GM Inside News Forum banner
1 - 8 of 8 Posts

·
Registered
Joined
·
1,194 Posts
Discussion Starter · #1 ·
Is going Electric / Hybrid the answer?

Going Electric or Hybrid sounds like a great idea until one considers the large number of American families making less than $22,000 a year and those that don’t have the credit to buy a car using a loan. $22,000 income is about ½ what a new Volt is expected to cost and less than a new Toyota Prius. Families in this lower income and people with bad credit rely on well cared for used cars costing less than $5000. That means buying used cars with 120,000 to 200,000 miles on them, the exact time that any hybrid or electric vehicle would need new batteries. Replacing batteries at a cost of $4000 to $10,000 is not an option for these families.

So what kind of vehicle could low income people and those with bad credit buy that reduce the amount of CO2 put in the environment and reduce our dependence on oil? Used vehicles in good condition that run on Ethanol with 70,000 to 150,000 miles that can be bought for less than $5000 at any local retailer. When fueling the vehicle with Cellulosic or Algae ethanol, these vehicles use less oil and pollute less than a Toyota Prius and are able to run for more than 200,000 miles without any major repairs.

Cellulosic Ethanol, made from municipal and farm waste, will reduce the size and number of landfills around the world, consume CO2 and reduce the amount of CO2 emitted by the same vehicles that it is being made for. By converting municipal waste to fuel, the United States would produce enough Ethanol to replace ¼ of the gasoline currently used (Technology Review Published by MIT, 2007). Coskata, a cellulosic ethanol company, states that this can be done for less than $1 a gallon in a plant that will reduce CO2 output 90% from well to wheel.

Algae Ethanol is another available fuel source that can make positive impact on the earth. It is able to consume 1.5 million metric tons of CO2 to make 100 million gallons of fuel and turn the salt water needed to run the plant into drinkable clean water (Algenol Biofuels, 2008). Alganol, a company that produces Algae Ethanol, is currently able to use non-arable land to produce 10,000 gallons of fuel per acre a year and expects to increase the production to 40,000 gallons per acre in the next few years (Algenol Biofuels, 2008). If the 68 million acres of land that has been set aside for drilling oil were used for making Algae Ethanol more than 680,000 million gallons of ethanol would be produced (Algenol Biofuels, 2008). This is significantly more than the 142,350 million gallons of gasoline used per year (EIA, 2008). Using Algae Ethanol, a 2009 Chevrolet Tahoe that drove 900 miles would emit 0.4 tons of CO2. The Algae plant that made the Algae fuel for the Tahoe would consume 1.0 tons to produce the fuel the Tahoe needed for the same drive. This comes out to a reduction of CO2 of 0.6 tons. Algae Ethanol is able to consume the CO2 emitted by plants and vehicles like the Prius, making it easier for us all to breath.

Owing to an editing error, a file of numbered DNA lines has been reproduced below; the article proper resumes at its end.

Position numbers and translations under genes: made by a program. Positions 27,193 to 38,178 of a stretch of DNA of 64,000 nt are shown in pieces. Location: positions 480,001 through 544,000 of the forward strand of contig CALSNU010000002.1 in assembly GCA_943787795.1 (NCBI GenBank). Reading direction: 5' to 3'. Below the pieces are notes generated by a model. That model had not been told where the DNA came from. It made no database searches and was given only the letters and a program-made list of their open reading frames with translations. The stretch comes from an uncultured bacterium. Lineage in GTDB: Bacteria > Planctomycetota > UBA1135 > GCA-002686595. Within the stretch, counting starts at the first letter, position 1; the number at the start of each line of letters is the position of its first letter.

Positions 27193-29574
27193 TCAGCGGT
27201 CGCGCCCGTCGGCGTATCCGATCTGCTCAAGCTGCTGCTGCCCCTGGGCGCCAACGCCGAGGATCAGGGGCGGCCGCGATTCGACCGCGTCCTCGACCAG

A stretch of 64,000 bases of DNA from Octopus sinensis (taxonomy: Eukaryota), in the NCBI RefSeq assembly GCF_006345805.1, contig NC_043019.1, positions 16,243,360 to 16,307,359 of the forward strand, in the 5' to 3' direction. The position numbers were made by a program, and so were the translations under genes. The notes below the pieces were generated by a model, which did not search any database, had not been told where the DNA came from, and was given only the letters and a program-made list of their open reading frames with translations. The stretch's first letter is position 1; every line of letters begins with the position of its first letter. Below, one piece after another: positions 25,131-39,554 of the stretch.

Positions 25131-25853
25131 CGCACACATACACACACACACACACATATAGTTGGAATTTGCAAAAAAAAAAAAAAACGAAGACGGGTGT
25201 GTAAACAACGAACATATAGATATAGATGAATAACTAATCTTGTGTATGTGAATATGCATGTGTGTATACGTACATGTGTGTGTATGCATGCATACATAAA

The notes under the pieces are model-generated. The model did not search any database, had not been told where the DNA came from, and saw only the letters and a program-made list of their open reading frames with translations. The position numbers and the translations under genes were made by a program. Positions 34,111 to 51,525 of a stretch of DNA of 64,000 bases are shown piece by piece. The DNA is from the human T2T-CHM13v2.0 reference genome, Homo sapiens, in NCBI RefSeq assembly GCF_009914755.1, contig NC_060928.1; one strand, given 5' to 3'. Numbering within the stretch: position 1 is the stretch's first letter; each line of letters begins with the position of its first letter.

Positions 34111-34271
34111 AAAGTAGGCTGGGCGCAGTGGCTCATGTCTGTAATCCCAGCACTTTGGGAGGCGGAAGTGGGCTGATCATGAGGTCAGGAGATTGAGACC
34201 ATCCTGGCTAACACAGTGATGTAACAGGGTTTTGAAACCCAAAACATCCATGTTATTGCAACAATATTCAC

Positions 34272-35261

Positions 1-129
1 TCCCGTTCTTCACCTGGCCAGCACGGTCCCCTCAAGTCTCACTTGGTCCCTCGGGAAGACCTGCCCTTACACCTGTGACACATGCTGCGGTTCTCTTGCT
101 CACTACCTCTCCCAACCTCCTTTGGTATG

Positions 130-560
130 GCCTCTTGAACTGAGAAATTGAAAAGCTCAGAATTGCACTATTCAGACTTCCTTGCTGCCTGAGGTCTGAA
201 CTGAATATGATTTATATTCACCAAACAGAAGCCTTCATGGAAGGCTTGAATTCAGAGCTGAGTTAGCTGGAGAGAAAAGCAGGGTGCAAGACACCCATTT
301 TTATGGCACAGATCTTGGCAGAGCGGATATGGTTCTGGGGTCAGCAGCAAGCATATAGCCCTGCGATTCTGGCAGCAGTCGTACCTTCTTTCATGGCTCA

Thanks to advances in production, corn ethanol now generates 1.36 Btu for every Btu of fossil fuel. This compares with gasoline at .81 and Coal at .98 for every Btu of fossil fuel. Cellulosic Ethanol is even more amazing at 10.31 Btu for every Btu of fossil fuel (Hofstrand, 2007). This high return in Btu, for fossil fuel used, has allowed companies like Blue Fire, Coskata and Algenol Bio-fuels to produce fuel for a much lower cost than gasoline.

Cost is the determining factor for most people when purchasing any product, including fuel. Currently it cost $2.86 to produce a gallon of gasoline (Chevron Corporation, 2008) with oil prices at $120 per barrel. Cellulosic ethanol costs less than $1.00 per gallon (Kanellos, 2008). This low cost of production means that without government subsidy the company can produce fuel that will save the consumer money. The EPA states that a 2009 Chevrolet Impala that is flex fuel capable will get 29 mpg with regular unleaded and 22 mpg using E85 (U.S. Environmental Protection Agency, 2008). With an at the pump price of $3.50 per gallon for unleaded and $2.50 for Cellulosic ethanol, the average American who drives 20,000 miles per year would save $37.00 per year using ethanol. The financial savings would not be big, but the reduction in the number of barrels of oil used and the annual Tons of CO2 would be.

I do believe the best answer would be vehicles that are charged from solar panels for electric cars, but the reality is 95% of the world could never afford such extravagance. Continued research in battery and solar technology is needed to help bring the price down of both items as well as extend the life of batteries. Until these items are addressed, our country and our world would be better served with transportation that all financial classes have access to, Cellulosic and Algae Ethanol.



Works Cited
Algenol Biofuels. (2008, September). Environmental benefits. Retrieved September 10, 2008, from Algenol Biofuels: http://www.algenolbiofuels.com/advantages-benefits.html
Chevron Corporation. (2008). The Price of Fuel. Retrieved September 28, 2008, from The Price of Fuel: http://www.thepriceoffuel.com/whataffectsfuelpricing/
Department of Energy. (2008, September). Official Energy Statistics from the U.S. Government. Retrieved October 7, 2008, from The Department of Energy: http://www.eia.doe.gov/basics/quickoil.html